Here is where Brahms presents one challenge for the soloists with his rhythmic ingenuity. The three-in-a-bar time signature is brilliantly obscured by Brahms in favor of phrases that seem to stretch time and phrasing. Making this rhythmic complexity sound fluent without compromising the nature of the melodic material is not an easy one for the soloist whilst still maintaining the dialogue with the orchestra. Constant fluctuations in tempo and mood litter the scherzo that the soloist needs to lead the listener through with an ear always towards the return of the opening material that brings this movement to a thunderous close.
The third movement opens with one of the most gorgeous solos for cello ever composed and is a testament to Brahms’s deep ability to write richly lyrical melodies. The trills re-appear in this movement often in octaves for the piano, interspersed with rapid demi-semi-quaver flourishes that push the harmonies into ever more daring territories.
There are some challenging accompanying patterns with large leaps for the soloist together with equally dispersed melodic lines that meander their way through the central part of this movement. At this point, the tranquil mood can give the impression the energy of the movement has died and requires subtle choices about tempo. The mood brightens as the cello solo returns commented on by octave trills in the piano part.
You could be forgiven for thinking that because of the tempo marking that this movement is easier to play but it is not the case. There is less virtuosic display but the material Brahms writes is in no way simple or easily mastered. Being able to convey the emotions in this movement I feel is the greatest difficulty alongside the technical consideration previously mentioned. So many changes in the movement and not losing sight of where the music is going seems key to achieving a credible performance. Listening to the Violin Concerto may help here as the two are closely related.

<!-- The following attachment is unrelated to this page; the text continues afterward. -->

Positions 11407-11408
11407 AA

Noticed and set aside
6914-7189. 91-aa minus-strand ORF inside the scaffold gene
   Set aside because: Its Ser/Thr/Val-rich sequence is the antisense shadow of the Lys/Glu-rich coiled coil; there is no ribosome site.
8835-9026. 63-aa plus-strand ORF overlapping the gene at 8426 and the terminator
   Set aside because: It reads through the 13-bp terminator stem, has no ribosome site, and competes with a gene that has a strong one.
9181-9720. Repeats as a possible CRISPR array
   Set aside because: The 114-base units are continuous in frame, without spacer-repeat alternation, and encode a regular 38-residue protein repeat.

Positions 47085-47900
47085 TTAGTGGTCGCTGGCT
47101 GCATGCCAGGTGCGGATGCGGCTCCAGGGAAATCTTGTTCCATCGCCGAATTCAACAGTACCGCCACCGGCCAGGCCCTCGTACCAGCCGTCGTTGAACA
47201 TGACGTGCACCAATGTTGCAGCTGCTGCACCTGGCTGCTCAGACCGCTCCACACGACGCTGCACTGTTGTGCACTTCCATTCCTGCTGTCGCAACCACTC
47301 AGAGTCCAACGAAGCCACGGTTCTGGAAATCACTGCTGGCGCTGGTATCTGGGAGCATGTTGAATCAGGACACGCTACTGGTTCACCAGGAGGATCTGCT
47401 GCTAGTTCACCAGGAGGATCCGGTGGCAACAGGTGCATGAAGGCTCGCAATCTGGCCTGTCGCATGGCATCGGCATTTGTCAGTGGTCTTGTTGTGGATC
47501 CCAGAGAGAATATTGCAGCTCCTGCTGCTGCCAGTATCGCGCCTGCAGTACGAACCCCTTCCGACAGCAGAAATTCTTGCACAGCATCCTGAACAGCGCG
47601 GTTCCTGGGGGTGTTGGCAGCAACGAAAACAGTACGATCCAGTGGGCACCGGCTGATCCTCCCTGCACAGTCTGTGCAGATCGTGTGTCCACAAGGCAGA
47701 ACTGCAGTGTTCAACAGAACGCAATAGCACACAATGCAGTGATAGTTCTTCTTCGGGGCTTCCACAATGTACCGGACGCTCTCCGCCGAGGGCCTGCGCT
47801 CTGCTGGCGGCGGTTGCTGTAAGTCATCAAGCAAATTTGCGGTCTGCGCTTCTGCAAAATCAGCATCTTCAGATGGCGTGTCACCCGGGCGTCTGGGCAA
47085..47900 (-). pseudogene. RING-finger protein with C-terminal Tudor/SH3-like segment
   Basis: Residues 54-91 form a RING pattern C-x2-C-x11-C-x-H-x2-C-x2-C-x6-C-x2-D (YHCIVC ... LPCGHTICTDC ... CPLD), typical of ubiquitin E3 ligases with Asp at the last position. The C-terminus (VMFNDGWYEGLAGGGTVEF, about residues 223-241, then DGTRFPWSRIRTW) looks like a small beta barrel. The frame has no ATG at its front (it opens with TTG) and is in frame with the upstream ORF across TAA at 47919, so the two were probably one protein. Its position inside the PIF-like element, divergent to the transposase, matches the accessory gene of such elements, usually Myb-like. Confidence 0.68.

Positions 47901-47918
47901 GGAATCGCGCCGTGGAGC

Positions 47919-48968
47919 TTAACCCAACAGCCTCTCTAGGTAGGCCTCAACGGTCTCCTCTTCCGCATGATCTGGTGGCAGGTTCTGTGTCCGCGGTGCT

This final movement is frequently criticized for being overly bight and not in keeping with the weightiness of the previous movements. Arguments have been put forward for this being a more suitable second movement than the finale but I find the essence of the music just right. Great dexterity and sensitivity of touch are amongst the challenges this movement presents. There are also very wide leaps that both hands need to accomplish effortlessly and some tricky scalic passages in parallel thirds. All of which can be mastered given time and patience but they are not for the faint-hearted pianist, not one inexperienced in the music of Brahms.
Inevitably there are questions about how difficult this concerto is in comparison to the Tchaikovsky piano concertos, the Rachmaninov, Chopin, or even Beethoven. The feeling, if I have gauged it correctly amongst many pianists, is that the Brahms Second Piano Concerto certainly ranks amongst the more difficult works written for the instrument. It represents mature Brahms full of both sharp intellectual prowess and deep, often tumultuous emotional changes. Not only is the Brahms physically demanding, but it is emotionally demanding too in ways that perhaps other concerti are not. It remains one of the concertos that most concert pianists aspire to perform but with a definite sense of awe.